Need Quick Coffee? The Creators Of The Instant Pot Have A New Product

I haven’t used the Keurig since I got my French Press. …Then my pourover. Then my Moka pot.

It was originally a holdover from my roommate, who wasn’t particularly attached to it in the first place (she’s not a huge coffee fan). The instant brewer was useful for a time and gave me some quick coffee in the morning. Just a pour, click, snap: you’re ready to go. Now that I’m neck-deep in homebrewing specialty beans, though, my remaining interest in instant is a jar of coffee crystals on my kitchen counter. Thanks, dalgona!

The instant pot, however, is a much-beloved staple. It can be used for soup, sauces, the works. That’s what caught my eye with the very similarly named Instant Pod, created by the same people and designed to accept both Keurig and Nespresso coffee pods. It also goes for a lower price at $119, which isn’t bad for the time-strapped, budget-conscious coffee drinker. This review dives deep into the ups and downs, with the positives being its flexibility and the downside being an apparently common manufacturing issue.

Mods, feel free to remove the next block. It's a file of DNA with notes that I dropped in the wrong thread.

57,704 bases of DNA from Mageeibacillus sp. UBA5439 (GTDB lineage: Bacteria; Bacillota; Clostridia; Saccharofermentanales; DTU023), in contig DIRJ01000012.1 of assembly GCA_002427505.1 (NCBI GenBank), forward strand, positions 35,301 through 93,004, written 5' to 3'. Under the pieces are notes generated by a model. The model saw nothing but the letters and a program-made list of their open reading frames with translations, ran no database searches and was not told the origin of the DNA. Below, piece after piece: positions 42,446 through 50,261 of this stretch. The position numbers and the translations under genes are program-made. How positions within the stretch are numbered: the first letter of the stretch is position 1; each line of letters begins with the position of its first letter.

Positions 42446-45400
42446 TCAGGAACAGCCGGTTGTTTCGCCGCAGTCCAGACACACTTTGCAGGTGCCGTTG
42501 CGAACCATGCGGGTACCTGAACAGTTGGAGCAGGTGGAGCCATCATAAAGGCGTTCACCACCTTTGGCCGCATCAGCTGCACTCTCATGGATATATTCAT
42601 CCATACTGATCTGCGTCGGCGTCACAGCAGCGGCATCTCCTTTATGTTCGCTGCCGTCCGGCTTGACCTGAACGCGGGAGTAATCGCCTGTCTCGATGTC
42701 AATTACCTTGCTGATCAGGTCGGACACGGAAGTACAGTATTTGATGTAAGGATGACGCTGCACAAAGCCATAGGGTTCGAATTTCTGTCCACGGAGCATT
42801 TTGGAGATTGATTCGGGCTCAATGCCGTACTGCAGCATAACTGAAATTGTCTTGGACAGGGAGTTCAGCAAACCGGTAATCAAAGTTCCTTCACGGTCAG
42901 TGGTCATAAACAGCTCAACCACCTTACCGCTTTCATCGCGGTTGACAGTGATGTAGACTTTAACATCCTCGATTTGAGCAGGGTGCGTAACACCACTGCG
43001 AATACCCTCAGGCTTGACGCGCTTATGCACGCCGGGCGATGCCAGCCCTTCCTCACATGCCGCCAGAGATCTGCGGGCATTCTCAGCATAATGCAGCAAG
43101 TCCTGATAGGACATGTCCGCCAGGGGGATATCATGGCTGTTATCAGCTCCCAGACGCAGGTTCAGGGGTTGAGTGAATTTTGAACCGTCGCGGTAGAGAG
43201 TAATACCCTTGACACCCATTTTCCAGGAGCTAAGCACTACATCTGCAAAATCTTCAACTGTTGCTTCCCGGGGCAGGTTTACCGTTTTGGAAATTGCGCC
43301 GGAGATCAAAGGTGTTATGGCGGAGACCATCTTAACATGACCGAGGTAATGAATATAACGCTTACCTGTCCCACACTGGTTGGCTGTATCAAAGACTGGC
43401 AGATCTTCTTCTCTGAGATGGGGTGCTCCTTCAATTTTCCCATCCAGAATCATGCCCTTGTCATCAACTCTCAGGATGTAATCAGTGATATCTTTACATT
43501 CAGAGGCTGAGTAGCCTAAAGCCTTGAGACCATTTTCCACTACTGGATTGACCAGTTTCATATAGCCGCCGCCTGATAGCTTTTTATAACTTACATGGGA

For me, the meditative nature of making coffee is part of its appeal. Then again, I also work from home and don’t have a strict schedule or commute. What do you look for when choosing a coffee brewer?

Easy And No Longer Cheap: Why Specialty Instant Coffee Is On The Rise

Coffee is as varied as the people who drink it. Some prefer to take their time on a lazy Sunday crafting delicate home lattes. Others barely have enough time to toss a packet in a mug before rushing to work. I regularly look forward to my home coffee set-up, choosing between decaf beans and brewing methods alike.

That’s what makes coffee so wonderful: it adapts to fit us, in every shape and size.

That doesn’t stop instant coffee from being somewhat of a dirty phrase in the coffee industry, however, conjuring up comparisons to caffeinated dirt and being brushed to the side as only fit for the tasteless among us. Several businesses today are challenging that notion, offering specialty instant with gentler brewing methods and more subtle tasting notes. This piece on Vinepair looks at the history of instant coffee over the decades and how it’s starting to break through its stained reputation. Dalgona, the online coffee craze often made with instant coffee crystals, is just the tip of this iceberg.

I’m definitely going to check some of these out soon. I’ve never had specialty instant before (one step at a time!) and am very curious about some of these flavor notes. Cashew, red wine or toffee with just a stir of the spoon? Sign me up.